Tag Archives: lights

Your Trash, Her Treasure

April 9, 2017 by
Photography by Keith Binder

Even on a blustery, freezing January day, as Christmas lights still twinkle from neighbors’ homes, it’s Halloween inside Diane Hayes’ apartment.

Enter into her abode, which is located in the 105-year-old West Farnam Apartments off Dewey and 38th streets, and you’re confronted with fortunetellers and witches and skeletons, oh my! The 1,800-square-foot place is spacious, with floorboards that squeak and much of its early 20th-century charm still intact, but it’s Hayes and her often-merrily macabre refurbished artwork that makes the apartment truly spellbinding.

“For a while, I tried to keep all my work hidden in one room, but then I said ‘Oh, to hell with it,'” Hayes says. “By the time they carry my body out of here, I suppose things will really look strange.”

Hayes lives to make the old new again. From turning a vintage side table into an animatronic fortuneteller to using antique alarm clocks to create mini terrariums that depict tragedies like the Titanic sinking and Lindbergh kidnapping, she uses her creative magic to take everyday objects and turn them into art. A strong believer that “décor shouldn’t come from Bed, Bath & Beyond,” Hayes scavenges through Goodwill, antique shows, and online to buy things only for their pieces and parts.

After purchasing an item, she stows it away and lets ideas start marinating in her head. Once inspiration strikes, the tinkering begins.

“It’s not my thing to come home after a long day and sit down to watch TV,” Hayes says. “I’m always putting something together.”

While she displays most of her work in her home, she does sell some items on Etsy and has donated pieces to benefits for the Nebraska AIDS Project and the local chapter of the Cystic Fibrosis Foundation.

If she isn’t selling or donating a piece, chances are it will end up in her year-round Halloween-themed office. Teeming from floor to ceiling with things that go bump in the night, this room is more fun and festive than frightening, as most of her collection reflects Halloween styles that were popular in the 1950s and ’60s. And come Halloween night, Hayes is the ghostess with the mostess, inviting around 80 costumed party guests into her apartment to have their palms read by a fortuneteller and watch silent films like Nosferatu.

“I love the Halloweens I grew up with,” Hayes says. “It’s such a fun time of year, and it doesn’t have the stress or religious and political connotations of Christmas.”

Beyond Halloween, living in Omaha’s first luxury apartment building offers its own inspiration. Built in 1912, the West Farnam Apartments house the city’s oldest working elevator.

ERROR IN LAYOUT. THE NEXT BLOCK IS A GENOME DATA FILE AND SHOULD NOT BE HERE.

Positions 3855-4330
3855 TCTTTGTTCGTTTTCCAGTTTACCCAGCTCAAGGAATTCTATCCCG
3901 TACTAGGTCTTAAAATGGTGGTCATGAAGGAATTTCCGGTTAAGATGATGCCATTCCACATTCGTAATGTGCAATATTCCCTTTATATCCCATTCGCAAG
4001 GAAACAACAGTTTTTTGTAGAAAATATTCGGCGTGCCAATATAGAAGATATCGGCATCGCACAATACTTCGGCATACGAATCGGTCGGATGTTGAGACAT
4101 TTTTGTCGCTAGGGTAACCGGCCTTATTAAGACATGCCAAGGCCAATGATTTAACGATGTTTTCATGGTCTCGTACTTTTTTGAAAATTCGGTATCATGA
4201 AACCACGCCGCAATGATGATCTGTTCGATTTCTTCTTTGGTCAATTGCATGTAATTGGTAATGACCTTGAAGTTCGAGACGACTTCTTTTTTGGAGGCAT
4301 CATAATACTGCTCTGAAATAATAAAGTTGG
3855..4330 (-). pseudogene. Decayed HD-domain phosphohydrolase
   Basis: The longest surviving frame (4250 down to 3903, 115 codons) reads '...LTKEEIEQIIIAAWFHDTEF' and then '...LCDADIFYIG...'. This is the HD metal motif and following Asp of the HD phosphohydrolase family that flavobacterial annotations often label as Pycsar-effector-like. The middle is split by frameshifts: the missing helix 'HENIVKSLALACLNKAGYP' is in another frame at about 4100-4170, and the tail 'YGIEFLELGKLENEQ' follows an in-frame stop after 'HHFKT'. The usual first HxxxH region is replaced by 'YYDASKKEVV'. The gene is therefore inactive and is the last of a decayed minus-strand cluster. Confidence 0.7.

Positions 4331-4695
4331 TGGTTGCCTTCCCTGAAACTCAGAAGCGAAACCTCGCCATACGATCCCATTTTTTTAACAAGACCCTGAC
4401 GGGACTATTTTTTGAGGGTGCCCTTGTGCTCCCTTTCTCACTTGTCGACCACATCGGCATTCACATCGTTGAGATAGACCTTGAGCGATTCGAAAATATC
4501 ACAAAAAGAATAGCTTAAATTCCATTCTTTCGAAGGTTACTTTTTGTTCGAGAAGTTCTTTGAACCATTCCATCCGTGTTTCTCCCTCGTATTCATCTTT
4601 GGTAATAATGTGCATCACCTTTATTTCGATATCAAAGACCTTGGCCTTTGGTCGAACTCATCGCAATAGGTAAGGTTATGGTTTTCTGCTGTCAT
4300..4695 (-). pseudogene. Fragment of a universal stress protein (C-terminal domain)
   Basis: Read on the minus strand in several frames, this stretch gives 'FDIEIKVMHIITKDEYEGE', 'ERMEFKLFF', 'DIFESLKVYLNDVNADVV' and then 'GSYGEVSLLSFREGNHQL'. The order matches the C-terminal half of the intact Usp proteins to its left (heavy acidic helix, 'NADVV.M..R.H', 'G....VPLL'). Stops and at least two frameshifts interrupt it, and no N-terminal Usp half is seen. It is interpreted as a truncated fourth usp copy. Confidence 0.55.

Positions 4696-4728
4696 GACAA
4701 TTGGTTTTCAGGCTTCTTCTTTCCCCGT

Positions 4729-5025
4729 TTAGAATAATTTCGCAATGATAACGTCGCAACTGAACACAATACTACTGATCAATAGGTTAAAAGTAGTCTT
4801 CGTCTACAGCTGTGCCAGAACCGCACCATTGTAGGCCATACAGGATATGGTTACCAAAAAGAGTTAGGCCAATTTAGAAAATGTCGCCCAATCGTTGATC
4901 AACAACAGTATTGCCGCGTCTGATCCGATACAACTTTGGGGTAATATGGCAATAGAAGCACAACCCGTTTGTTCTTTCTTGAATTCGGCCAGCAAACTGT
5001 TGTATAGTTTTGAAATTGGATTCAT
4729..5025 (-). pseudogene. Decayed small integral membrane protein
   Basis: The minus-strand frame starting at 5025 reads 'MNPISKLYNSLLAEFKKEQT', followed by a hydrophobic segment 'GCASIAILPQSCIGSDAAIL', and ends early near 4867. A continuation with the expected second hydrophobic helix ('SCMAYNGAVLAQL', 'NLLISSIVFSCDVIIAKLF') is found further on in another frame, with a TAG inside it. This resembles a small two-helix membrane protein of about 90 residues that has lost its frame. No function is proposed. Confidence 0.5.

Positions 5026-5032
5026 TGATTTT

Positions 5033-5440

“You can hear those 100-year-old gears cranking and groaning, almost like a tiny factory that’s come to life,” Hayes says.

Perhaps, this explains her next project—refurbishing an old clock complete with its own ancient gears. Some projects she completes in a day, others she’s always working on, always tinkering. This clock’s finish date is yet to be determined, and to Hayes that’s just fine.

“It’s been an unfocused life,” Hayes says, “but I’m not sure I’d want to do it any other way.”

Visit etsy.com/people/halloweenclocks for more information.

This article was printed in the March/April 2017 edition of Omaha Home.

Holiday,HoliDIY

October 14, 2016 by
Photography by Bill Sitzmann

Ornate picture frames can be used for more than framing photos or prints; however, that wasn’t my original intention when I found the perfect frame at a thrift store last year. It contained a hideous old photo, but I just loved the frame and decided it was going to “frame” my coffee table’s holiday décor.

holidiy1I went through most of my decorations looking for items to highlight until I was at the bottom of the Christmas box.

Even without the picture frame, holiday ornaments can be used to create vignettes—small ornamental designs to fill a space—for tables and nooks around the house. Include any of your favorite decorations.

Instructions:

Place items inside the picture frame or arrange as a vignette. Consider different heights and textures for added interest, and don’t be afraid to think outside the box. This DIY project doesn’t have to be just for the holidays. It can be adapted for any season.

Items used
Ornate picture frame

Christmas greenery

Christmas bulbs

Glass candle holders (place décor of different heights in the center)

Christmas ornaments

String of white lights

OmahaHome

Linden Estates

December 5, 2013 by
Photography by Bill Sitzmann

It originally carried the decidedly blah designation of “SID 353,” but Linden Estates is now among Omaha’s most prestigious neighborhoods. Known for its approximately 120 stunning luxury homes that sit on large, exquisitely landscaped lots, the properties start at 3,000 square feet and more than a few attain the classification of “mansion,” with the largest topping out at 23,000 square feet.